In this episode, I'm joined by Yolander Prinzel, Lori Widmer, and Cathy Miller for a round table discussion about the changing freelance writing industry, marketing freelance writing services, and more.
Freelance Specialties and Getting Started
The girls share their freelance writing specialties and the stories behind how they chose them (or fell into them). An interesting note, all three of them specialize in different areas of the insurance industry (not sure how I ended up the odd one out in the group!).
Freelance Marketing Strategies
Each guest shares their top marketing tactic for landing freelance writing gig. Yolander doesn't think she markets at all. But she does. No worries. We set her straight. Lori talks about letters of introduction (LOIs). And Cathy weighs in on LinkedIn (she's the LinkedIn queen, and my go-to source on the network).
How the Freelance Writing Industry Has Changed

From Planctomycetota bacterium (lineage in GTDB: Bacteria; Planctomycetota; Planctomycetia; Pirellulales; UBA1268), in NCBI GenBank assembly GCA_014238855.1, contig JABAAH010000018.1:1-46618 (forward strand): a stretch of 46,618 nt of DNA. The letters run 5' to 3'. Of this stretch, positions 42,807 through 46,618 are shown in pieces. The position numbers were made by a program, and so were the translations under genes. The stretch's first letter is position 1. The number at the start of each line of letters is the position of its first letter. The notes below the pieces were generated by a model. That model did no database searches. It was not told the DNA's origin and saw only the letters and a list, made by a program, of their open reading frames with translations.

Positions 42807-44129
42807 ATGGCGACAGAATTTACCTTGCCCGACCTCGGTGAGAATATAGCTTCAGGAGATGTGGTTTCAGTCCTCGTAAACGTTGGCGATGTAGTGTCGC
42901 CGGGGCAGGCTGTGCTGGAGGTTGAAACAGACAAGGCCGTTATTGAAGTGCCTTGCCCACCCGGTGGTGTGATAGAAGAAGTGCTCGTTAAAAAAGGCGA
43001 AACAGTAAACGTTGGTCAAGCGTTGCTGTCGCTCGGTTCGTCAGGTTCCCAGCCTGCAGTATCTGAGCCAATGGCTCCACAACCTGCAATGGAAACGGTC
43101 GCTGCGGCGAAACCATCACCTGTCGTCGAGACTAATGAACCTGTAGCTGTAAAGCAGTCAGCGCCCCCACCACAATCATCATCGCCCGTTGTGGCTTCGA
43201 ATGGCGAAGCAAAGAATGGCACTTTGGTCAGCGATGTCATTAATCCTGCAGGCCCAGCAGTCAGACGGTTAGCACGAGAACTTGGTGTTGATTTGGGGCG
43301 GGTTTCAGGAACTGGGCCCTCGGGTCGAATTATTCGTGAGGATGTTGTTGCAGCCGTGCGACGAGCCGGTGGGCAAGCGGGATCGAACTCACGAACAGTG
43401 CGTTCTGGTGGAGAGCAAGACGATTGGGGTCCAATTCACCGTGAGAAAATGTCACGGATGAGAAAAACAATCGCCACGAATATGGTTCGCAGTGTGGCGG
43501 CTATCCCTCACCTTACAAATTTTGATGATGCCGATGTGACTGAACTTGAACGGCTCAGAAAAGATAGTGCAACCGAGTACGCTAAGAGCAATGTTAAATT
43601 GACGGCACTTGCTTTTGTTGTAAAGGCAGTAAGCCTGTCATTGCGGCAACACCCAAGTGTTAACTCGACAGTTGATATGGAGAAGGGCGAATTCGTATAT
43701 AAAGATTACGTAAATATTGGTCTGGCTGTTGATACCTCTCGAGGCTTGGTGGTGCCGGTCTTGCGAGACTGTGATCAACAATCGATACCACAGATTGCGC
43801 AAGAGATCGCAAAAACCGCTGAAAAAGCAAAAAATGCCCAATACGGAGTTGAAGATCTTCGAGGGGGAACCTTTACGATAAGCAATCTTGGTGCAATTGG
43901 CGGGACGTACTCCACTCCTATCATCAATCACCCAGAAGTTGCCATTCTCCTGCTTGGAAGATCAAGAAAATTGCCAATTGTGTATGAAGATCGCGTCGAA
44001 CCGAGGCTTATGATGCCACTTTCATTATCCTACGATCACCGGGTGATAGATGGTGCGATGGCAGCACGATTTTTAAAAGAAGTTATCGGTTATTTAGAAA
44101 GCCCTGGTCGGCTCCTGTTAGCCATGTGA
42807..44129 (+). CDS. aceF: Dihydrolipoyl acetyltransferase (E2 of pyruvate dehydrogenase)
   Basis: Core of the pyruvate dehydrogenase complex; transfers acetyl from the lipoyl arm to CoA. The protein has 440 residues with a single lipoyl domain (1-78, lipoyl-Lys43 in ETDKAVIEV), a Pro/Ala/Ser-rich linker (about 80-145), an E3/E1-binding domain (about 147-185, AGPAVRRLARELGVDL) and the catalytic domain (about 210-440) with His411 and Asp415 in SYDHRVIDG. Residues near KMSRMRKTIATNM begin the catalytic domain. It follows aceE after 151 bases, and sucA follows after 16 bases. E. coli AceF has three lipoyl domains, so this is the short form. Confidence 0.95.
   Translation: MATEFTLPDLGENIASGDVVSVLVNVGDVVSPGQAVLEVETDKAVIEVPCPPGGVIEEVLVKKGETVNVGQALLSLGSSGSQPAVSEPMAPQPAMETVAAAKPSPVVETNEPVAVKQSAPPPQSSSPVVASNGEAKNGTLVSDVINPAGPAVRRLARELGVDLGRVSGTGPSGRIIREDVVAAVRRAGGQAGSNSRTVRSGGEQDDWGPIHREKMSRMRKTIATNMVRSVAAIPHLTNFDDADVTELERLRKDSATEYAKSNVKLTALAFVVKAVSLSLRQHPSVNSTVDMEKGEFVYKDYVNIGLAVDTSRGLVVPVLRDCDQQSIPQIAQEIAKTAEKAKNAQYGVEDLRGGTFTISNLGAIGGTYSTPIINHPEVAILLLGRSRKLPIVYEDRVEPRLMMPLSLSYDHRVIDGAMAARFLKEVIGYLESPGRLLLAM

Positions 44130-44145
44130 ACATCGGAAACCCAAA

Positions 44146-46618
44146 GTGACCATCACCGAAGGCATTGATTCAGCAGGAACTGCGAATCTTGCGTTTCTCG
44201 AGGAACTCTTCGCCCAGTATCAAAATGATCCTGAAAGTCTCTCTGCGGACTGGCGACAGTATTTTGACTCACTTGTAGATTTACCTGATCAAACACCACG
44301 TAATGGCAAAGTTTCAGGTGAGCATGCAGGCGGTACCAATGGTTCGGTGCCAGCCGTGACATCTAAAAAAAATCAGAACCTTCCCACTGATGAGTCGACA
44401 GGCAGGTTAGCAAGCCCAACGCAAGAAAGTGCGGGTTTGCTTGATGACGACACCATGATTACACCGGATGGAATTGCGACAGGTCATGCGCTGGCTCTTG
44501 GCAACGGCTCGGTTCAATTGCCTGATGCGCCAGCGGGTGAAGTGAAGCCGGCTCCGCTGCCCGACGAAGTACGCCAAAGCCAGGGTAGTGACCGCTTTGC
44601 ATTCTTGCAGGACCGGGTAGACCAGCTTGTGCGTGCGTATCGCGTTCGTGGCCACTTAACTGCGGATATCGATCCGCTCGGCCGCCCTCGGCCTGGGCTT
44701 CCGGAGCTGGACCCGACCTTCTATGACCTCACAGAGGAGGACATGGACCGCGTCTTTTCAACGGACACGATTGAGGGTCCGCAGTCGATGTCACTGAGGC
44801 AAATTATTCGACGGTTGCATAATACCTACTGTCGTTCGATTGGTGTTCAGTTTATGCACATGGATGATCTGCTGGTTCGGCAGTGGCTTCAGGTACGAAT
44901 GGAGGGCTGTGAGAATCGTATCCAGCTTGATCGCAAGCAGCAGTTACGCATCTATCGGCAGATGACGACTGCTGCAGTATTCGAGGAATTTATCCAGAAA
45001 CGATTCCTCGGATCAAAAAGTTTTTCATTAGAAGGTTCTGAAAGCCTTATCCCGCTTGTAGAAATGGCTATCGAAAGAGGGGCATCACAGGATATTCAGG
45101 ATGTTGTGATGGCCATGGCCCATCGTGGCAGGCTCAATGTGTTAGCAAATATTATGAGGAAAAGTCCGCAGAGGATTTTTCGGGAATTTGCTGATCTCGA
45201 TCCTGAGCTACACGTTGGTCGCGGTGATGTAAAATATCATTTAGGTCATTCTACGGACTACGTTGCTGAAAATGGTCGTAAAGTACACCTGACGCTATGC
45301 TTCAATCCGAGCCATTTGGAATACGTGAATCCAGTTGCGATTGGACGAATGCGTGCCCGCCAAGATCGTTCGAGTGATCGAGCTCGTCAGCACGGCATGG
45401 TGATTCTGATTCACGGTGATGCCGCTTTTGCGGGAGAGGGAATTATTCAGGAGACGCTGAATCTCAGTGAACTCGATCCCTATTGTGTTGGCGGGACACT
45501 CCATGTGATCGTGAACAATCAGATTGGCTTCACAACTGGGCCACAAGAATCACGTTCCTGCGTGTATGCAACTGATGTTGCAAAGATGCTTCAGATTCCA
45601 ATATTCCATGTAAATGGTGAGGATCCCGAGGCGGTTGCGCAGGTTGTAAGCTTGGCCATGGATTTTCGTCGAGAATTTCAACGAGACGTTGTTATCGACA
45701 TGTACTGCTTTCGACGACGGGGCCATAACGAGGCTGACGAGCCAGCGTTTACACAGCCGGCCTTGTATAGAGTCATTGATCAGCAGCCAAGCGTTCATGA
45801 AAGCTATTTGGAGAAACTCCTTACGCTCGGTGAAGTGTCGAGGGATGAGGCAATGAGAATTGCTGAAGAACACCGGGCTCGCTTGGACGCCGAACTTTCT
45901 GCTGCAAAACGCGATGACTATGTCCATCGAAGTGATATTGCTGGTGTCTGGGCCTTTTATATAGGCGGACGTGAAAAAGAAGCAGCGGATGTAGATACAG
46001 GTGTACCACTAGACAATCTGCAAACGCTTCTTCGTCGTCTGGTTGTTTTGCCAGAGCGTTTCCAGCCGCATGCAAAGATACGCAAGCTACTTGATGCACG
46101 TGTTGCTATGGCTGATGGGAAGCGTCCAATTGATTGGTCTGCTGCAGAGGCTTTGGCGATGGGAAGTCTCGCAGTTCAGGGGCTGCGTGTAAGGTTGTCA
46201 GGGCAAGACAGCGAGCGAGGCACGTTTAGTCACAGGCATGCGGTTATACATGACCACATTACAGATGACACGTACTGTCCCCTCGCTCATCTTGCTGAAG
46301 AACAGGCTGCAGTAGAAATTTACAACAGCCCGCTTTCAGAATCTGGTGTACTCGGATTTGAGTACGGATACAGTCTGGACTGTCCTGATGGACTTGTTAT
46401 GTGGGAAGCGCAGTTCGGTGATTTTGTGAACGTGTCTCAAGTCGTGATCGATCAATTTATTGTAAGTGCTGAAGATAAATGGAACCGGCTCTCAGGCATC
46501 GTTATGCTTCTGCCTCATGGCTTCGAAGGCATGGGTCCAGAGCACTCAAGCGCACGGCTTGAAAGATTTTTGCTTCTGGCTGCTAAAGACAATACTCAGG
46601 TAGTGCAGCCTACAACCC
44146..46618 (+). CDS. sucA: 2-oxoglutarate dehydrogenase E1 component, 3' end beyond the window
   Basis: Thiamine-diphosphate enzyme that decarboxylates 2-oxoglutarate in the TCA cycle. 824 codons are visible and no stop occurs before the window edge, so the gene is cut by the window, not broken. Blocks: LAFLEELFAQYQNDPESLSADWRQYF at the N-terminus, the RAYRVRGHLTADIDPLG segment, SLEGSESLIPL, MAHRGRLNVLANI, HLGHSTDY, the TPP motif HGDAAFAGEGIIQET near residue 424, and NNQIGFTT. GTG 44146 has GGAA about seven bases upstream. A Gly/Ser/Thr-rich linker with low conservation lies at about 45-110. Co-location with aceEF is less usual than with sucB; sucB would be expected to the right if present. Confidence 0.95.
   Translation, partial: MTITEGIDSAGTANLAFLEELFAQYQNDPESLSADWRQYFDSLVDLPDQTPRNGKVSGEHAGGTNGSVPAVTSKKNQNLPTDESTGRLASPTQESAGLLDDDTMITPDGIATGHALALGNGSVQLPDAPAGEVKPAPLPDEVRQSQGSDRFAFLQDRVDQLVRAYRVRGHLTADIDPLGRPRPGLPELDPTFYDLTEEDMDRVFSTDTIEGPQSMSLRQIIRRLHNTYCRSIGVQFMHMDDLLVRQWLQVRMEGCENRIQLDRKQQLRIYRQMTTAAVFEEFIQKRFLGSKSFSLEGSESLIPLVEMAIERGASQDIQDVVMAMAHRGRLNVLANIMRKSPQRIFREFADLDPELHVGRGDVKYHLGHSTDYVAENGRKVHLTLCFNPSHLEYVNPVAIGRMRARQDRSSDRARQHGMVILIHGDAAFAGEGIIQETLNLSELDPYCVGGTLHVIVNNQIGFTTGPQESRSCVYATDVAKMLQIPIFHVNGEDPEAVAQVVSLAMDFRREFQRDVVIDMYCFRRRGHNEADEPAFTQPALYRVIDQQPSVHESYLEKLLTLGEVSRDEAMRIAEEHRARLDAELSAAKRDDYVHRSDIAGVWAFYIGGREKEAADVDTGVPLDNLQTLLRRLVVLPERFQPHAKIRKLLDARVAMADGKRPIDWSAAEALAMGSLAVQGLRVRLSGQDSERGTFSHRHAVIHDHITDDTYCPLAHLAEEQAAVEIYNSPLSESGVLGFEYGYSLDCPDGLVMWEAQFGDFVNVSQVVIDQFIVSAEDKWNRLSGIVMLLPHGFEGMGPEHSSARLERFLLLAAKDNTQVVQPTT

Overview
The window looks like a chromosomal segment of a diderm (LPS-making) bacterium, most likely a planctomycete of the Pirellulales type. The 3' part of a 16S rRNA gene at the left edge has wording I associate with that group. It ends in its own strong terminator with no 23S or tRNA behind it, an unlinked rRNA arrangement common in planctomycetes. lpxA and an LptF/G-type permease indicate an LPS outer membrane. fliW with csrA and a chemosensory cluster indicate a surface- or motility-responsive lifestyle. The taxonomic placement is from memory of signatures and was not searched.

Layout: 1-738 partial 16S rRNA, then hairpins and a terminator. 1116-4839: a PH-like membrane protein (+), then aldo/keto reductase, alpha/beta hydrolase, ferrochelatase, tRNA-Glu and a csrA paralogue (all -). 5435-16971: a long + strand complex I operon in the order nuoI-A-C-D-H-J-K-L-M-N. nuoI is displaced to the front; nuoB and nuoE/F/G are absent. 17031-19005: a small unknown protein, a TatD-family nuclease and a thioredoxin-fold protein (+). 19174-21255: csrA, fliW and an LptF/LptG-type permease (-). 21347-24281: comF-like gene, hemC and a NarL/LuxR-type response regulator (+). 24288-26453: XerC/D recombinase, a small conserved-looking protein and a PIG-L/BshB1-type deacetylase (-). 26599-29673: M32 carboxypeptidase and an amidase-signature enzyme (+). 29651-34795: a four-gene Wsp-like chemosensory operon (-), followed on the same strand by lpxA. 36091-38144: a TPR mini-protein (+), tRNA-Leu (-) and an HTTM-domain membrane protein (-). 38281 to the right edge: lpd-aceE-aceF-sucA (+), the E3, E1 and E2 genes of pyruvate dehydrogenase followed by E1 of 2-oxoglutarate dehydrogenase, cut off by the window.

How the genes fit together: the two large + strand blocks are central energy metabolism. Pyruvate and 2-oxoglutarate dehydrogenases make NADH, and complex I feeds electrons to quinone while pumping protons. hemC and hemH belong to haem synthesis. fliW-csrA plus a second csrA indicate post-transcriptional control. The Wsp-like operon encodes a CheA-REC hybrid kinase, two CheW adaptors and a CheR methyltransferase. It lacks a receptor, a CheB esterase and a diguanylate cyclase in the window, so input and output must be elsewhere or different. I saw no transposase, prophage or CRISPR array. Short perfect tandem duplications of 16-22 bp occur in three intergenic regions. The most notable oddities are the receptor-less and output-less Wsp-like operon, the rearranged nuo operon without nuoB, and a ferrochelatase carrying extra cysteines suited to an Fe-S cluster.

Lori, Cathy, and Yo talk about some of the changes they've seen in the freelance writing industry and their specialty areas, from an increase in the number of freelance writers flowing into the market to an increased value placed on quality.
Yolander made the "mistake" of bringing up Google (and how they did a good thing by helping to dampen the rush to content mills). So I weighed in on this question too with another perspective on Google, and why I consider them at fault for the decreasing quality of blog content in the past couple of years. So if you want to hear a rant about false authority and bullshit advice about things like blog post length, this is the section of the show for you. Yolander also brought up a fascinating new trend in freelance writer exploitation that newer writers should be aware of -- underpaid freelance fiction.
If You Knew One Thing Then...
I asked the ladies: if you could have known one thing when you got started as a freelancer that you know now, what would it be and what might you do differently?
Cathy points out the importance of preparing for the business side of being a freelancer.